This meant that Pharaoh, through the advice of the patriarch Joseph, came to possess all things found in Egypt. At this point notice what Joseph did,
"Then Joseph said unto the people, ‘Behold, I have bought you this day and your land for Pharaoh: lo, here is seed for you, and ye shall sow the land. And it shall come to pass in the increase, that you shall give the fifth part unto Pharaoh, and four parts shall be your own, for seed of the field, and for your food, and for them of your households, and for food for your little ones.’"
• Genesis 47:23–24
This command was nothing like that given by Moses some 200 years later. Moses stated that a tenth of the increase had to be set aside for the Levites. But Joseph said no such thing. He declared that two-tenths (a fifth part) was to be Pharaoh’s for his own personal use, while all the remainder went to the people. Joseph did not give any priesthood a part of the increase that some so-called universal law of tithing might require. Actually, the priests of the time had their own lands which had not been sold to Pharaoh. These produced enough food for their own sustenance and no tithes were ever exacted from them (verses 22, 26).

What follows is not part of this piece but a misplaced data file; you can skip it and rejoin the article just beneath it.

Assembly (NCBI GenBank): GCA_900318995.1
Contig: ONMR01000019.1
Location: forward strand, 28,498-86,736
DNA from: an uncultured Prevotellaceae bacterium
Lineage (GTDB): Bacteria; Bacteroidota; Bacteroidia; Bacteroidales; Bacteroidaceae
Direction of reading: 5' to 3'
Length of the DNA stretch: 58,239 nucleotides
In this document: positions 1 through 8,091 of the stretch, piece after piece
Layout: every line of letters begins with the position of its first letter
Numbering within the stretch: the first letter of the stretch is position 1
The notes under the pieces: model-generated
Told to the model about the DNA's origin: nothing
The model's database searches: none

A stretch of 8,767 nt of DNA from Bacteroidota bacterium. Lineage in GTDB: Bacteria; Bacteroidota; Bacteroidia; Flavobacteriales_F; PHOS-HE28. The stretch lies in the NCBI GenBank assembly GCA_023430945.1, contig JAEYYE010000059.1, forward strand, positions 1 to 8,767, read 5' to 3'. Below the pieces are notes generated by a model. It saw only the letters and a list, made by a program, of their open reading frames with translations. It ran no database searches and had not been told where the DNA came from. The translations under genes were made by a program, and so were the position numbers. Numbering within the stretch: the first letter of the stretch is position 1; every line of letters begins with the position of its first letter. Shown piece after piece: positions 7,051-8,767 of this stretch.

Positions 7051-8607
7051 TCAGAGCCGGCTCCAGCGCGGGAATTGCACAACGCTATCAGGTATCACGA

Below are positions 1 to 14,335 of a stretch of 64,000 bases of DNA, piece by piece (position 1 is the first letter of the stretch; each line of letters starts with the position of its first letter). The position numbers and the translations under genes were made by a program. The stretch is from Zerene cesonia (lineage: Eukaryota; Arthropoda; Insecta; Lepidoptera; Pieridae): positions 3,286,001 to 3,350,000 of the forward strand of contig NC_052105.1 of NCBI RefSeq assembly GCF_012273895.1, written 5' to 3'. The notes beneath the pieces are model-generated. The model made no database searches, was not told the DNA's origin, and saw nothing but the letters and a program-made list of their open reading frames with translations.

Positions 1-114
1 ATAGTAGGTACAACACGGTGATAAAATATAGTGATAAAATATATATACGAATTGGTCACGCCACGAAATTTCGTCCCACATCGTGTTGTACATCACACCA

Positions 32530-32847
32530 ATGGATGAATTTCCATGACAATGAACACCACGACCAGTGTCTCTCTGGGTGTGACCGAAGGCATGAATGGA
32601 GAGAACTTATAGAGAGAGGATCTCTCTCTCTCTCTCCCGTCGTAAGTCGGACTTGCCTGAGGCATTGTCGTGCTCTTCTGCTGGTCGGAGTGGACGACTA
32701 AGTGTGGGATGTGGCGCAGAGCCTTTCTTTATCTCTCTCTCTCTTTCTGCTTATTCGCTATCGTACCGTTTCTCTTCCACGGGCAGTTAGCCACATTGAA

Joseph in his day knew nothing of any so-called universal tithing laws—simply because none existed. On the other hand, since Joseph was one who respected his father Jacob with utmost esteem, he would have known about Abraham’s tithing example and the conditional tithe of Jacob, yet in Egypt Joseph avoided using any tithe. This was not an act of disobedience because he was "a man in whom the Spirit of God is" (Genesis 41:38). Joseph said nothing about giving a tenth of the increase to any priesthood, simply because there was no universal tithing law prior to Moses.
Moses and Tithing